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Christmas With A Chronic Illness: Tips For A Stress-Free Holiday

It’s the most wonderful time of the year! Well, for some. However, for many people with a chronic illness, Christmas can be a daunting and overwhelming time. It can be difficult for Chronic Warriors to have a stress-free holiday with their illnesses.

Has this been the case for you? If so, know that it is more than possible to enjoy the holidays! In this post, I’m going to share tips with that are guaranteed to help you enjoy a stress-free holiday!

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Follow These Tips;

1) Preparation Is Essential

The first step towards having a stress-free holiday, is to reflect on whether you are prepared for it. I’ve noticed that those who usually have a smooth Christmas holiday, tend to be plan-a-holics!

Everyone has their own expectations & traditions for holidays, so it’s important that you round up your ideas and plans.

  • Plan your specific shopping lists
  • Decide what gifts you will give to your loved ones – if you are buying for others who have a chronic illness, check out my suggestions at Chronic Christmas Gift Ideas: Wishlist
  • Arrange what trips and visits you will make
  • Plan what traditions you will maintain & activities you will participate in

Budgeting is very important during this season; spend within your means & avoid creating debt. It’s never worth the additional stress in the aftermath.

Lastly, get your planner or organiser in place. Use whichever device or method works best for you. Having a plan in place can put your mind at ease. We already know stress can flare up our chronic illnesses!

Please bare in mind that planning everything in advance, doesn’t always guarantee things will run smoothly. Sometimes plans fall through or change and that’s okay. Try to enjoy your holiday anyway!

2) Don’t Overbook Yourself

Christmas can be a time when everybody pulls at you – your family want to spend time with you, your friends might want to catch up, your children may be on a break from school and your work friends probably have their Christmas parties booked. Then you have your own plans as well! So many things are crammed into a very short period of time – which can be intense for Pain Warriors!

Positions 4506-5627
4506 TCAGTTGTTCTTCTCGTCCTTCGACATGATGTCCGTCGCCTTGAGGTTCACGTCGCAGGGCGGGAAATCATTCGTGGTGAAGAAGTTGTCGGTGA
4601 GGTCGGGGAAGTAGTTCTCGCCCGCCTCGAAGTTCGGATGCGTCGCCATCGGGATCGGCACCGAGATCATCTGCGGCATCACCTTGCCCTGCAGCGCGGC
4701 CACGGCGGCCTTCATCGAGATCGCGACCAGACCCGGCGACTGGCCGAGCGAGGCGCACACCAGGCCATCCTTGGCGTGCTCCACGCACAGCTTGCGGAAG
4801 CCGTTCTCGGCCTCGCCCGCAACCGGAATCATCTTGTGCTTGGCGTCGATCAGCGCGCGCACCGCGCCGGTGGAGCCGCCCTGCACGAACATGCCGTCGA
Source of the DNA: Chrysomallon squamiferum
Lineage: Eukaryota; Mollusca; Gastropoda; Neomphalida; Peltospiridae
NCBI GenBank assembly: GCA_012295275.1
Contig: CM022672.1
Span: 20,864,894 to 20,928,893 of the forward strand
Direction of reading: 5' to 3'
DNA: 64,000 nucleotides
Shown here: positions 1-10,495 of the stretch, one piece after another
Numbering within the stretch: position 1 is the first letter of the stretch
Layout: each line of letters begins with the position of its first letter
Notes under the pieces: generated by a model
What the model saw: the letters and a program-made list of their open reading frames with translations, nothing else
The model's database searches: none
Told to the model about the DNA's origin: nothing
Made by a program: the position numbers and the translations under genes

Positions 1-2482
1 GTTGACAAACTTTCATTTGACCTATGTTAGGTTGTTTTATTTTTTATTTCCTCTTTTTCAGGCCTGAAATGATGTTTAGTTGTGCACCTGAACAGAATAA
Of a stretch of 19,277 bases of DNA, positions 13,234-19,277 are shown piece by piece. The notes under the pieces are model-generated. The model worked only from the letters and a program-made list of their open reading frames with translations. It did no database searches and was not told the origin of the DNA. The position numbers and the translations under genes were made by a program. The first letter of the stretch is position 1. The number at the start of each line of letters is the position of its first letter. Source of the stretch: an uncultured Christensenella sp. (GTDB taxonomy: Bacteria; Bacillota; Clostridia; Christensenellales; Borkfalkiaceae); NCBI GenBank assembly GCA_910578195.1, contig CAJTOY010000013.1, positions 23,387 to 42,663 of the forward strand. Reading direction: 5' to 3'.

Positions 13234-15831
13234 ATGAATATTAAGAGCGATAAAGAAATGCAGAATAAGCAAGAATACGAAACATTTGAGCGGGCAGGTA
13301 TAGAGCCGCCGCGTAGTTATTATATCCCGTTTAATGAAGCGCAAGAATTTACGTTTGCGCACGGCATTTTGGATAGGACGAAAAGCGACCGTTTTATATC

So when you are making your arrangements for your holidays, make sure you don’t overbook yourself. Space out your plans where possible and leave days in between, where you allow your body to recuperate.

Don’t do a disservice to yourself and your loved ones by taking on more than you can physically handle. Not only will it cause more pain for you, but it could lead to you being the miserable, antisocial one at the events. Stressing our bodies excessively won’t enable us to have a stress-free holiday.

3) Order What You Can Online

Once you have decided what food and gifts to buy this year – get them as early as you can.The sooner, the better! This prevents any worries about receiving your things in time. Not having the security of your food shopping or gifts in time is the antithesis of a stress-free holiday!

Most people don’t enjoy the last minute shopping or Christmas cramming. Doing such things would create aggravation for us with our chronic illnesses. Be good to yourself and order as much as you can online. That way, you will preserve your energy for the Christmas Holidays!

4) Have Your Medication & Preventative Aids Ready

There’s nothing worse than when you have a flare up or attack during an event in the holidays. Having those on a regular day can be frustrating as it is, but having them during a special occasion can be disappointing & disheartening.

Many places shut down in the lead up to Christmas and the new year, so I encourage you to stock up on any additional medication or aids that you usually use. It’s important to have everything you may need in place, just in case. It will not benefit you to run out of supplies during a time when shops and deliveries are overbooked or slowed down.

An important factor that helps to have a stress-free holiday, is to get ahead of any potential situations and avoid them where you can. This is a situation that you can possibly control and prevent from happening.

5) Make Adjustments To Avoid Triggers

Ah triggers…they’re such a pain in the…well…everything, for us! We have seen too many days switch from being ‘okay’ to ‘oh no’.

This can be difficult to execute when visiting others or going to places that you’re unfamiliar with. Unfortunately we can’t control unfamiliar places, but what about when visiting family and friends?